Anyone who has been to Seville will tell you that the impressive 16th-century cathedral is the main attraction – and it should be, since it’s the largest Gothic cathedral in the world (and third-largest church in Europe). We’re not really big on touring churches in general, but even from the outside it’s pretty impressive, so when we walked by on our way to the Alcázar we put the cathedral on our sightseeing list and ended up checking it out the very next day.
Our first impression upon entering was that it really reminded us of St. John the Divine, and made us a little homesick for our old neighborhood in NYC. It was a favorite place to take out of town guests, and they had a kickass Halloween program…but I digress. At any rate, it was a nice to think for a moment that we were back in New York (though without the winter weather!). Being in lively Spain has made us wish we had some friends here to share it with us, so feeling like we weren’t so far from home was nice for a moment.
The second thing I noticed was that there was a sit-in of local unemployed teachers taking place just past the entrance. They chose an effective place to make their message heard, because I certainly went home and Googled their cause. I was surprised to find out that the protest had been going on since October! That’s some serious commitment, and an interesting foil for the Occupy protests, considering they haven’t been kicked out after all this time. It was also a heaping dose of perspective since we were there as tourists who had been traveling for as long as they had been protesting the loss of their jobs.
Maybe it was because of that protest, but the disparity between the richness of the cathedral and the relative poverty of those who most likely labored to built it resonated with me, especially when I examined the carvings on the organ. I’m guessing the figures are supposed to be sinners, but to me it looked like the enormous organ was resting on the backs of impoverished citizens. It’s only fitting then, that Columbus’ tomb is also proudly displayed within the cathedral (whether his bones are inside is another story), since he is a figure that is seen as both a hero and villain – depending on which eyes you are using.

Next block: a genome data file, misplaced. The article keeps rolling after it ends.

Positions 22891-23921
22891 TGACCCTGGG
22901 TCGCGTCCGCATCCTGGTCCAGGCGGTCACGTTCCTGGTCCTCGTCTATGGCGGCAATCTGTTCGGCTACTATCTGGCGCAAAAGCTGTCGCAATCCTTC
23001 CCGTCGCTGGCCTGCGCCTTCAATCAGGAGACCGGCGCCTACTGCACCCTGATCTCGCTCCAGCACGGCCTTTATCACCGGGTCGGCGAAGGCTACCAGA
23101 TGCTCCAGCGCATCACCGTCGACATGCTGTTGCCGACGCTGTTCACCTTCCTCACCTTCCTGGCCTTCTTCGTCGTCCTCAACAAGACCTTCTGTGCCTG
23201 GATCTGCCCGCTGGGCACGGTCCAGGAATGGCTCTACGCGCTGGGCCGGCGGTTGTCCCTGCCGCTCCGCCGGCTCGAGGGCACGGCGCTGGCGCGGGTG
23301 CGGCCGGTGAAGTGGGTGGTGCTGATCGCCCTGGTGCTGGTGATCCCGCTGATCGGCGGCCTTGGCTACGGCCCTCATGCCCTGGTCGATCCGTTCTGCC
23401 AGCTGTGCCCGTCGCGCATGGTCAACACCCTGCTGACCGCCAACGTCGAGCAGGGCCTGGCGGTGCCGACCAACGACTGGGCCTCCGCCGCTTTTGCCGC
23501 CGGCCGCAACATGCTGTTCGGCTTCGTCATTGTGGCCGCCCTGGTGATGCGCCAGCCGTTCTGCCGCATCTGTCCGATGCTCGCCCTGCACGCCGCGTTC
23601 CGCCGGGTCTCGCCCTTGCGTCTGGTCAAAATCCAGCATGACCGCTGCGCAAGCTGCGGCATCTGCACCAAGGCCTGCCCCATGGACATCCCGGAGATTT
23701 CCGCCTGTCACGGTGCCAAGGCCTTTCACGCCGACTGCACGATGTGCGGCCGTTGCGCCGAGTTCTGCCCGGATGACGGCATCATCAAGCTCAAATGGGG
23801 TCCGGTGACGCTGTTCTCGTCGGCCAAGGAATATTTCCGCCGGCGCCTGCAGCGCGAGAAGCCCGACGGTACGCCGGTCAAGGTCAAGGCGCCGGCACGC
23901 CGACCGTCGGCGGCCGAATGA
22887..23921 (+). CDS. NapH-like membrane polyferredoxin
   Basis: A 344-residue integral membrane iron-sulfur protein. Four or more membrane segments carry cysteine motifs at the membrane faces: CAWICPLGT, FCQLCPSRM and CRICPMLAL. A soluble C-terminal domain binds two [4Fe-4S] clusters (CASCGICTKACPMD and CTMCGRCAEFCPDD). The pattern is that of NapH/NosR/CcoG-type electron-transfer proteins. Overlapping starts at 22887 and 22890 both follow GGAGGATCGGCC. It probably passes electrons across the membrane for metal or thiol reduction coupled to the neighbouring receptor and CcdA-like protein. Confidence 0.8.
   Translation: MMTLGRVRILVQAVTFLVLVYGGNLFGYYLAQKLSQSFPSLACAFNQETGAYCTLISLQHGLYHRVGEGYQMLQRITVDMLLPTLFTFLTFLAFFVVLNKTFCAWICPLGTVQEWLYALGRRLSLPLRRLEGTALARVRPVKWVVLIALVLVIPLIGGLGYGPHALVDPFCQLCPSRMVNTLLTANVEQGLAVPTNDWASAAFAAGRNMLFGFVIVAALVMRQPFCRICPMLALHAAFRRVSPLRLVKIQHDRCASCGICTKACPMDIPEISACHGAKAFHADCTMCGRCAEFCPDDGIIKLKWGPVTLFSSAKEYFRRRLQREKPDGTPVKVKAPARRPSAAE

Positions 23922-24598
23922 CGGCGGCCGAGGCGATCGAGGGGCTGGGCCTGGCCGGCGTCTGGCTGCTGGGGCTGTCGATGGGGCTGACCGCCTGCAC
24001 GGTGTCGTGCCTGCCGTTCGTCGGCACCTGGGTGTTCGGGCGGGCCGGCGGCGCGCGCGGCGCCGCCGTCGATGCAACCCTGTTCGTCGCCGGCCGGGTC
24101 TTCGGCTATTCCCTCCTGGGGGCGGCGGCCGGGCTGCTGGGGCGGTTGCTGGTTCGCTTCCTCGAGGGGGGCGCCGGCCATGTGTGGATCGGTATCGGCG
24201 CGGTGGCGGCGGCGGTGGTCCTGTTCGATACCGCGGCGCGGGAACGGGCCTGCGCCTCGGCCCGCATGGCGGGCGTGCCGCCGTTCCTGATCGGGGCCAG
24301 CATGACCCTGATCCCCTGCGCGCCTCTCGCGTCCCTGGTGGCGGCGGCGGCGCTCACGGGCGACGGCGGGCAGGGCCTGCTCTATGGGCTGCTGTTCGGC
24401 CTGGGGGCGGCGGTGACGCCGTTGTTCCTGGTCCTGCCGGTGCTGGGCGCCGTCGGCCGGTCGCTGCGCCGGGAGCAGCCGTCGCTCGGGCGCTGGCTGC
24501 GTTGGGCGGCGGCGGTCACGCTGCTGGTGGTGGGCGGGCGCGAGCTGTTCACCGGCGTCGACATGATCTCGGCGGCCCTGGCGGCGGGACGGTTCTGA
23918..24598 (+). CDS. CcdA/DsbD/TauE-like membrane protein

Nevertheless, the cathedral was beautiful and inspired me to snap a lot of striking photographs. Everything was enormous and intricate – from the 7,000 pipe organ to the High Altar depicting scenes from Jesus’ life that is so covered in gold leaf that I thought it was solid gold. After we had seen everything in the main cathedral, we set out to climb the Giralda, which is now the belfry but was once the minaret of the mosque that was demolished and replaced by the current cathedral (are you seeing a theme emerge?). It wasn’t a super arduous climb since the path is composed of 35 ramps rather than stairs, and there were several lookout points to break up the ascent. I probably could have done without the obnoxious teenage tour group that was counting each ramp as we went up, but that’s another issue.
The views at the top were AH-MAZING. We have learned at this point in our travels that the best way to get truly oriented to a city is to see it from the highest possible vantage. We could see all of Seville, and for that I probably would have paid the admission price just to go up the Giralda.